David Dickinson Potter Papers Open to Research

Staff at the Center for the History of Medicine are pleased to announce that the David Dickinson Potter papers are now processed and open to research.

David Potter, Ed Furshpan, Ed Kravitz, Steve Kuffler, Torsten Wiesel, and David Hubel posing in front of a chalkboard
The founding faculty members in the Department of Neurobiology, clockwise from left: David Potter, Ed Furshpan, Steve Kuffler, David Hubel, Torsten Wiesel, and Ed Kravitz.

David Dickinson Potter (1930-2019) was a neurobiologist at Harvard Medical School. He was a founding faculty member of the school’s Department of Neurobiology, which was the first department of its kind in the world. Potter’s research focused on neurotransmission. He often collaborated with longtime colleague Ed Furshpan. The pair of researchers were the first to identify electrical transmission in the synapses. They identified GABA as a neurotransmitter in the lobster nervous system. And they discovered that multiple neurotransmitters can be released at once. They were also dedicated teachers who carefully developed a lecture course on neurobiology at Harvard Medical School.

Starting in 1968, Potter led efforts to recruit Black students to Harvard Medical School. He traveled to Historically Black Colleges and Universities (HBCUs) to interview Black students for admission to Harvard Medical School, contributing to a substantial increase in Black student enrollment. During his long career at Harvard, he mentored many students from groups that are historically excluded from the field of medicine.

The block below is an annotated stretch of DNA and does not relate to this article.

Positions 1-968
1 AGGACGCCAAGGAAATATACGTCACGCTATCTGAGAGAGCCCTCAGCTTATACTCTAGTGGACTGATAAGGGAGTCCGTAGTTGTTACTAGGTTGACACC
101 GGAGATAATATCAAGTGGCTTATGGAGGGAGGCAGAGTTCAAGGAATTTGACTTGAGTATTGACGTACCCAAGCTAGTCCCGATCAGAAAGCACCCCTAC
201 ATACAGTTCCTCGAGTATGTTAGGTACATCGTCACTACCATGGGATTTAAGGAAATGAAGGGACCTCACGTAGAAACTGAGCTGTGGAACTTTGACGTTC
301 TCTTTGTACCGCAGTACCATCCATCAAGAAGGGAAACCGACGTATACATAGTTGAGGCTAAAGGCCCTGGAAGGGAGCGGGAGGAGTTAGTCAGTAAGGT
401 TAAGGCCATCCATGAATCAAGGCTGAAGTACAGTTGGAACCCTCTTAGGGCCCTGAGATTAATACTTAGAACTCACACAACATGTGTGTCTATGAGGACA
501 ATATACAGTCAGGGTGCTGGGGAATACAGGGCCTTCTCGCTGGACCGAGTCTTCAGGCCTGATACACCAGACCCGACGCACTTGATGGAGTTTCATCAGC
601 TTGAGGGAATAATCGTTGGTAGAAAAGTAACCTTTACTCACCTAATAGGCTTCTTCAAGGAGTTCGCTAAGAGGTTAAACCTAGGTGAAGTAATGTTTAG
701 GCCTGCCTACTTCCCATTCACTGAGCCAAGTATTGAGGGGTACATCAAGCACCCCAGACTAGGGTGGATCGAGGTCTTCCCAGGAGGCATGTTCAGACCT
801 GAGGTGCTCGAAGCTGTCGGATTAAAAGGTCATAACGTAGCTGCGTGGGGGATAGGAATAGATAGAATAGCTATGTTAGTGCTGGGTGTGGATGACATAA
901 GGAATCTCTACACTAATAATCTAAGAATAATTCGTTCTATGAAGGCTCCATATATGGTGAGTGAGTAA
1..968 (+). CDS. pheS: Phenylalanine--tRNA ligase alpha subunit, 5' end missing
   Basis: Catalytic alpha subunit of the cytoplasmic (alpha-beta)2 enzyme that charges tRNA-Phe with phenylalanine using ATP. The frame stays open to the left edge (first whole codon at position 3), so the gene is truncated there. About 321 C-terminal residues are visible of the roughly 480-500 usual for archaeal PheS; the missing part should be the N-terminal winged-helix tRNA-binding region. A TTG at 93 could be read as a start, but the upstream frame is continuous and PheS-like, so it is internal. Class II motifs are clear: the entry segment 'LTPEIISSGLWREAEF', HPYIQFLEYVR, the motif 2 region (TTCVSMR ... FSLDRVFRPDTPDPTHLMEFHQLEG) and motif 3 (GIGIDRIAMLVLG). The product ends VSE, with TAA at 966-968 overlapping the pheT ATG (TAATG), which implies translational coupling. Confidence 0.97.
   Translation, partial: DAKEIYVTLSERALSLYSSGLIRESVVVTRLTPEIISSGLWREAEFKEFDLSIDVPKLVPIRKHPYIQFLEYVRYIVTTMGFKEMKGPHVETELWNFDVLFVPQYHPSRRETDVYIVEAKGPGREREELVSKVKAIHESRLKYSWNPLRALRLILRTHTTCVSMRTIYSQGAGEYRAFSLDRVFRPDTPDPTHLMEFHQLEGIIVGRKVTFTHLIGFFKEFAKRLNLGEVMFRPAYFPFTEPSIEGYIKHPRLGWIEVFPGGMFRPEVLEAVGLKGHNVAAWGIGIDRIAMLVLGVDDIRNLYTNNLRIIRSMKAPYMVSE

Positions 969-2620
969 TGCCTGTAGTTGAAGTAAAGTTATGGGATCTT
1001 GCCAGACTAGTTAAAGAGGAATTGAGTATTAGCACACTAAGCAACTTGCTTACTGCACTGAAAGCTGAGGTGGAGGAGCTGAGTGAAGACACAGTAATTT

David Potter, Ed Furshpan, David Hubel, Torsten Wiesel, and Ed Kravitz recreate the earlier photo years later
Clockwise from left: David Potter, Ed Furshpan, David Hubel, Torsten Wiesel, and Ed Kravitz, once again.

Later on, Potter collaborated on educational initiatives with students and teachers on Native American homelands. This led to the founding of what is now the Ed Furshpan and David Potter Native American High School Program. Today, the program brings Native American students to Harvard for summer programs (though the program was suspended during the Covid-19 pandemic). The program sessions focus on health issues that impact many Indigenous communities in the United States, such as addiction and fetal alcohol syndrome.

The Potter papers consist of records from Potter’s research, teaching, recruiting, and mentoring. Also included are committee records, personal correspondence, and reprints on neurobiology and other topics. In addition to records from Potter’s work at Harvard, there are teaching and committee records from his work at the Marine Biological Laboratory in Woods Hole, Massachusetts and at Morehouse School of Medicine, Atlanta, Georgia, and Morehouse and Spelman Colleges, also in Atlanta.

The full Potter finding aid is now available. While currently closed to the public, the Center anticipates reopening to the non-Harvard research community in early 2022. For more information, consult the Center’s website or contact Public Services.

Photos courtesy of the Harvard Medical School Department of Neurobiology 50 Years website.

David Potter, David Hubel, Torsten Wiesel, Ed Furshpan, and Ed Kravitz recreate the photo again, in old age
Clockwise from left: David Potter, David Hubel, Torsten Wiesel, Ed Furshpan, and Ed Kravitz at a celebration of the Department of Neurobiology's 50th anniversary, 2016.